Mercedes driver Lewis Hamilton was stripped of his top spot in Friday qualifying after his car’s DRS failed the post-session inspection.
As a result, the seven-time world champion had to start Saturday’s sprint race from 20th position.
Mercedes boss Wolff labelled the decision “harsh”, and said that in the past teams got permission to make repairs to broken car components in parc ferme if the issues could trigger an investigation.
Rival Red Bull had been allowed to make repairs to its rear wing in the previous races in USA and Mexico.
The stewards’ decision in Brazil left Wolff angry, saying in the past “sometimes there was a common sense buffer that didn’t exist yesterday or today”.
But Masi denied Red Bull got preferential treatment and said there isn’t any inconsistency in how the FIA operates.
“All the reports that Jo [Bauer] sends out as our technical delegate, prior to the race, clearly explain either repairs or replacements that can happen under parc ferme conditions,” said Masi.
“And that’s clearly listed for everyone to read. So, from that perspective, yes, we have regular requests, at a sprint qualifying weekend it’s obviously even more because of when parc ferme starts.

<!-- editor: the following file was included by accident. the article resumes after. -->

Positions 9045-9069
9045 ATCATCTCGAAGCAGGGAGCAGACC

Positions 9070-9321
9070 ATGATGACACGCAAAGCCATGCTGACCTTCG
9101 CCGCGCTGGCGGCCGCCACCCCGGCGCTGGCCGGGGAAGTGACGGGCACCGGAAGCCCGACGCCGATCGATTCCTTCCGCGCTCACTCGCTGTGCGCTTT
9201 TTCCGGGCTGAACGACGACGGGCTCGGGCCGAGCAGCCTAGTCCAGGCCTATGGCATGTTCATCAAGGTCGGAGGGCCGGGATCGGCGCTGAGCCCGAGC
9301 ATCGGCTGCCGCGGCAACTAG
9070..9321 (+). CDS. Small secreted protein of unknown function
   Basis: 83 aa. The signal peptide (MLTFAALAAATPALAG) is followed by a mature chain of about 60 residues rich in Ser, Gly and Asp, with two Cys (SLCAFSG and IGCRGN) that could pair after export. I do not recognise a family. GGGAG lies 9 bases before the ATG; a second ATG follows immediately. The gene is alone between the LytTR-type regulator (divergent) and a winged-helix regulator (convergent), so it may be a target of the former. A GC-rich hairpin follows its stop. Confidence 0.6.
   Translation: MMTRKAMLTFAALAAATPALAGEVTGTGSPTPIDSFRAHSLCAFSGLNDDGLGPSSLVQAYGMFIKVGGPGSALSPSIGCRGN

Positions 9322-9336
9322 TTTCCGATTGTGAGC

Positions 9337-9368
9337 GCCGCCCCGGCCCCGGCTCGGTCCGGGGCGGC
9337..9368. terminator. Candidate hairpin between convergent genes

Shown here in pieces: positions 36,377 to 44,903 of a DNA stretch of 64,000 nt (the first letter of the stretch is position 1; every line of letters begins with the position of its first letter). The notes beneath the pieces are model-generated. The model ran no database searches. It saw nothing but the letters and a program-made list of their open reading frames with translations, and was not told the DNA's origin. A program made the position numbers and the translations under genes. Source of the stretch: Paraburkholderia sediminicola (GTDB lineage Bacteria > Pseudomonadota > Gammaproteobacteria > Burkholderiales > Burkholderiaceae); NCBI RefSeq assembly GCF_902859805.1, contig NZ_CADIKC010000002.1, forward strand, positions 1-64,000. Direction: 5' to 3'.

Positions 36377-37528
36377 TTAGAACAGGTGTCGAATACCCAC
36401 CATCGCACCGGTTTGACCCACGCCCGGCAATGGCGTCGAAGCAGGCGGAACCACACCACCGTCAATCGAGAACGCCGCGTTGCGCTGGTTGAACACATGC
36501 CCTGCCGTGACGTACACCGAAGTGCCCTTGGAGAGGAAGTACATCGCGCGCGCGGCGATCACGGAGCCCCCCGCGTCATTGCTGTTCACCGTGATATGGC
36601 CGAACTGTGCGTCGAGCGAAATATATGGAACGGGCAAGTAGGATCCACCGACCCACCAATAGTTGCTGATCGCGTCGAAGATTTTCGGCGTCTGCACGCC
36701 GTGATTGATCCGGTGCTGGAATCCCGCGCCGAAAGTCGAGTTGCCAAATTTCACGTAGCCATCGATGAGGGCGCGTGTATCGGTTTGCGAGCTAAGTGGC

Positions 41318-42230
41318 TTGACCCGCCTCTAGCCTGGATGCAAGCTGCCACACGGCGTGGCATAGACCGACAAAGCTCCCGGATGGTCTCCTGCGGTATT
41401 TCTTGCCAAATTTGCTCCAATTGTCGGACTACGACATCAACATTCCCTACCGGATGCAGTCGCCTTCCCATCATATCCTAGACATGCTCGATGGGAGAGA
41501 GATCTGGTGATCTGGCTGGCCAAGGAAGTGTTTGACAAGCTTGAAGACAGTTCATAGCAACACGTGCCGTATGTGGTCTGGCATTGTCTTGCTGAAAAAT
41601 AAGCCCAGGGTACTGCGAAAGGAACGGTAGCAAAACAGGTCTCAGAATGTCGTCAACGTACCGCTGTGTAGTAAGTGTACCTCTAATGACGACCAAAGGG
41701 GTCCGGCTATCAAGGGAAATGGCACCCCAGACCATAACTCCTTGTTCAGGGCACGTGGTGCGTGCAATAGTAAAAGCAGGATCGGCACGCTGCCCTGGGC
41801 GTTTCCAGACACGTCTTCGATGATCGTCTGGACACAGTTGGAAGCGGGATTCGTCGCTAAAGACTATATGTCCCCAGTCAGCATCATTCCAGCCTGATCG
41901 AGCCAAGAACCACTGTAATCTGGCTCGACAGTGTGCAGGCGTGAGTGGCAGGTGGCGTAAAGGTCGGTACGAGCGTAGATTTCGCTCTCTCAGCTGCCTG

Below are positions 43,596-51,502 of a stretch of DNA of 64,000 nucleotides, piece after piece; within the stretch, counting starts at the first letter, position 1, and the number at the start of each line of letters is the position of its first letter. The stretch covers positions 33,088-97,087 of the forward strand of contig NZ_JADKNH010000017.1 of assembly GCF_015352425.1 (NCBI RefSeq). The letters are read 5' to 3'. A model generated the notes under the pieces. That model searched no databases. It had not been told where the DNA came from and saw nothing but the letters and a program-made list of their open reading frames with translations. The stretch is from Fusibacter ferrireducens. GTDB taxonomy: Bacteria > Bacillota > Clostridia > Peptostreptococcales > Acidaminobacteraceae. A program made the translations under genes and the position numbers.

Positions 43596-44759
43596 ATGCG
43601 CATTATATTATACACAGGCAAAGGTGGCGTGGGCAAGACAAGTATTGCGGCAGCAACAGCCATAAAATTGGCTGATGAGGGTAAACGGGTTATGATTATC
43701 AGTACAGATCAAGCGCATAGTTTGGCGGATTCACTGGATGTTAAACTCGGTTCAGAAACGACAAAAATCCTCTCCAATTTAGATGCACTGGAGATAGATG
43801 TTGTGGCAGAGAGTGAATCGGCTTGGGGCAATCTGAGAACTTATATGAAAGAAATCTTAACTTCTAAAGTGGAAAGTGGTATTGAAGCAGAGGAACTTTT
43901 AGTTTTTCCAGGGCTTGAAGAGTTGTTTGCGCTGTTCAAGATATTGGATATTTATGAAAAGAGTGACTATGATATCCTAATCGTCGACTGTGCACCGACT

“So from our perspective, we treat every single request equally, consistently, look at every single one.
“The thing is, if we see that something is let’s call it systematic with the team over a number of events, then we ask them to make permanent modifications to that part.
Mechanics on the grid with the car of Lewis Hamilton, Mercedes W12
Photo by: Mark Sutton / Motorsport Images
“So there’s a whole lot of things that go into it. So no, I don’t think there’s any inconsistency at all.”
Masi conceded that the title-contending teams and drivers are doing “anything and everything” as the championship battle hots up.
In the race, both Hamilton and title rival Max Verstappen went off the road at Turn 4 when the Briton appeared to be edged wide by Verstappen.
The Dutchman also received a black and white warning flag for excessive weaving in front of his rival.
The frantic Interlagos weekend came after a series of on-track incidents involving the pair, as well as much off-track bitterness between the two teams.
“It’s battle for the lead of the race, a very tight and intense battle for the world championship,” said Masi. “And I think everything that we’ve seen over this weekend between the two teams just adds into that mix.
“Once you have an intense championship battle you’ve got both drivers and teams, they will absolutely try and do anything and everything possible from their perspective to win, and understandably so.”
Masi insisted that he and the stewards treat everyone the same.
“Every competitor, every driver, is treated equally and fairly at all times. Obviously, if you’re on the receiving end of a penalty, I think everyone feels unfairly treated. So that’s part of being in the role that we are.”